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Monash team publishes Ammonia Economy Roadmap

Earlier this month, Doug MacFarlane and his team of researchers at Monash University published A Roadmap to the Ammonia Economy in the journal Joule. The paper charts an evolution of ammonia synthesis “through multiple generations of technology development and scale-up.” It provides a clear assessment of “the increasingly diverse range of applications of ammonia as a fuel that is emerging,” and concludes with perspectives on the “broader scale sustainability of an ammonia economy,” with emphasis on the Nitrogen Cycle. The Roadmap is brilliant in its simple distillation of complex and competing technology developments across decades. It assesses the sustainability and scalability of three generations of ammonia synthesis technologies. Put simply, Gen1 is blue ammonia, Gen2 is green ammonia, and Gen3 is electrochemical ammonia. It also outlines the amount of research and development required before each could be broadly adopted (“commercial readiness”). The paper thus provides vital clarity on the role that each generation of technology could play in the energy transition, and the timing at which it could make its impact.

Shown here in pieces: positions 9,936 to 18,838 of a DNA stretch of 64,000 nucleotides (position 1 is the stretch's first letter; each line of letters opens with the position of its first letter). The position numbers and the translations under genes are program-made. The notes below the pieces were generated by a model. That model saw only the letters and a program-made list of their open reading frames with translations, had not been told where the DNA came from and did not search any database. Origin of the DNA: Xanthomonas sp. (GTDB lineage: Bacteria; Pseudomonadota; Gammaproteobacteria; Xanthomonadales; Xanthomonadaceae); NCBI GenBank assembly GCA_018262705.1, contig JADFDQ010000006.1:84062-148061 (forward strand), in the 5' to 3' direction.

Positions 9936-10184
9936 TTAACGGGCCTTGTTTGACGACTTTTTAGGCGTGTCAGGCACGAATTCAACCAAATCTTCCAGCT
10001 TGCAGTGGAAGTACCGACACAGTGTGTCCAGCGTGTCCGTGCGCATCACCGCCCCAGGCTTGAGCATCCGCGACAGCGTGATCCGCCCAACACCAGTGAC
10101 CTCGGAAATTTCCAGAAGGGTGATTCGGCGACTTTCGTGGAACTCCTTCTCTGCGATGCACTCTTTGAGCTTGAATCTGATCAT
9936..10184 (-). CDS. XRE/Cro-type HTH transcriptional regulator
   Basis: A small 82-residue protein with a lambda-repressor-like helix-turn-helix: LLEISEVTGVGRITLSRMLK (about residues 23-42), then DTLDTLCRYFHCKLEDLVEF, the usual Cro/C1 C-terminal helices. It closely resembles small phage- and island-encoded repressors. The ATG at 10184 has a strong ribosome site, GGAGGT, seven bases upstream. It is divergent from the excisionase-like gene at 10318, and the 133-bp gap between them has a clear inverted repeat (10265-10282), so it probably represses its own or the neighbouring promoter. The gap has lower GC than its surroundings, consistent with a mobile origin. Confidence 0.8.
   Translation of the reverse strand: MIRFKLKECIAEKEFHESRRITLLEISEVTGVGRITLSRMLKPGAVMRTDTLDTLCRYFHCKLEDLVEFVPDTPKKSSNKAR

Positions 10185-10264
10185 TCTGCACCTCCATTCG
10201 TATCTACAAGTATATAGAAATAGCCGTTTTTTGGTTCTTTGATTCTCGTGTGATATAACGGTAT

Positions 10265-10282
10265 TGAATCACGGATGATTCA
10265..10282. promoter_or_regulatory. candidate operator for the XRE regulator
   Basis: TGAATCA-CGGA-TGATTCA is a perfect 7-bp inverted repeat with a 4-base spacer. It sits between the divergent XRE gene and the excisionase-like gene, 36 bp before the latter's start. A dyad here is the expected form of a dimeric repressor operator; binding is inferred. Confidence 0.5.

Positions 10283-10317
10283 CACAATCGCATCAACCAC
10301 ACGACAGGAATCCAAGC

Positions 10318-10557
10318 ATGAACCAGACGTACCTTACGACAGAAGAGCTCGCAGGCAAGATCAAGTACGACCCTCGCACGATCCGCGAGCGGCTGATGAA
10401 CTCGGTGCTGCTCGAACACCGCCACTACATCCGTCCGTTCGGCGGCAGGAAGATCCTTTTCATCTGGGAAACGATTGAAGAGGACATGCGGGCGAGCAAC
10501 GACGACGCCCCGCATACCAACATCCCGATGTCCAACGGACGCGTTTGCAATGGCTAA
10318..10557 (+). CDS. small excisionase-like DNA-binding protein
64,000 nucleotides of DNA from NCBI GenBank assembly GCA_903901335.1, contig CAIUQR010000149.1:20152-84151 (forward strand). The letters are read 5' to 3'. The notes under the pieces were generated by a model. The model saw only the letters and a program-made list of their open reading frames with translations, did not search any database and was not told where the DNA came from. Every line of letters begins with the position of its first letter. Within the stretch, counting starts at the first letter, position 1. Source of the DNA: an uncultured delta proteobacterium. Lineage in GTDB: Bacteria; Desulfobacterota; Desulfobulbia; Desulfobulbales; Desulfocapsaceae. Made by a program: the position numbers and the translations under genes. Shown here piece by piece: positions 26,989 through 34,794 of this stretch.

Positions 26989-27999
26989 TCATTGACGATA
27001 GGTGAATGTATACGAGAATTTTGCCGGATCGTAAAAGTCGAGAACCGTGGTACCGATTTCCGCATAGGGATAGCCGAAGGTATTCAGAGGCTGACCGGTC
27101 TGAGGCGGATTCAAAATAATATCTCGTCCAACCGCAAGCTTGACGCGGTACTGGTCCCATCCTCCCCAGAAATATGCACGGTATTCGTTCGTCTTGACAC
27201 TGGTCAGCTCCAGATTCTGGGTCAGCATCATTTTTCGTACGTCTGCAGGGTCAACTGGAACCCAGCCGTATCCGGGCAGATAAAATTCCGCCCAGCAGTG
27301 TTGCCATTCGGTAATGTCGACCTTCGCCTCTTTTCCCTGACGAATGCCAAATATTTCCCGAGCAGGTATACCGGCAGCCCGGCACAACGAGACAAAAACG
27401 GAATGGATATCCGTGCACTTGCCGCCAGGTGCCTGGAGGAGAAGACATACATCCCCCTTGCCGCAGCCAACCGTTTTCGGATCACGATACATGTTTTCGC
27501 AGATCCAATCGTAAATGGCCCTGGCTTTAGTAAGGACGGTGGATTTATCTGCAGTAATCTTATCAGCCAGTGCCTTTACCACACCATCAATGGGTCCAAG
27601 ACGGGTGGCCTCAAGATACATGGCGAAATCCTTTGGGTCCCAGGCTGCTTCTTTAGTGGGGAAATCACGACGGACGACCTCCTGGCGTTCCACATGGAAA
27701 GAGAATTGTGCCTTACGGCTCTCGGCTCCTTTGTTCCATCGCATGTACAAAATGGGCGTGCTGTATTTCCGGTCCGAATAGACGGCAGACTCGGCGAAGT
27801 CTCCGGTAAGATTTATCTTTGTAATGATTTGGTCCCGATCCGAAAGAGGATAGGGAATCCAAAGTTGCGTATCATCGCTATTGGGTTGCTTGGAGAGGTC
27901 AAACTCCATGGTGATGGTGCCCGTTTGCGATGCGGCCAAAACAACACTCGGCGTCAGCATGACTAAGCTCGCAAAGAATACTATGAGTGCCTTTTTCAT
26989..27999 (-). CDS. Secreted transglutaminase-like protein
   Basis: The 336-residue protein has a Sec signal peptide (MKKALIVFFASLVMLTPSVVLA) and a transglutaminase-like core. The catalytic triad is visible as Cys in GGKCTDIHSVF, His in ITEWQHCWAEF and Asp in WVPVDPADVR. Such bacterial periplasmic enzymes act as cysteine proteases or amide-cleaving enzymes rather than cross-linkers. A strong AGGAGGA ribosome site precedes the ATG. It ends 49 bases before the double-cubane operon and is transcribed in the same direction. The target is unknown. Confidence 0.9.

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Ammonia, Hydrogen P2X2P Demonstrations Slated for Europe

At this early point in the energy transition, many groups are formulating big-picture concepts for the design of a sustainable energy economy, and many more are developing discrete technologies that will be relevant as the transition advances. The multi-stakeholder H2020 European project known as “FLEXibilize combined cycle power plant through Power-to-X solutions using non-CONventional Fuels” (FLEXnCONFU) is coming from a different direction. Its premise is that construction of a bridge to the future should start now, and should be anchored in aspects of the current energy system that are likely to endure over the long-term.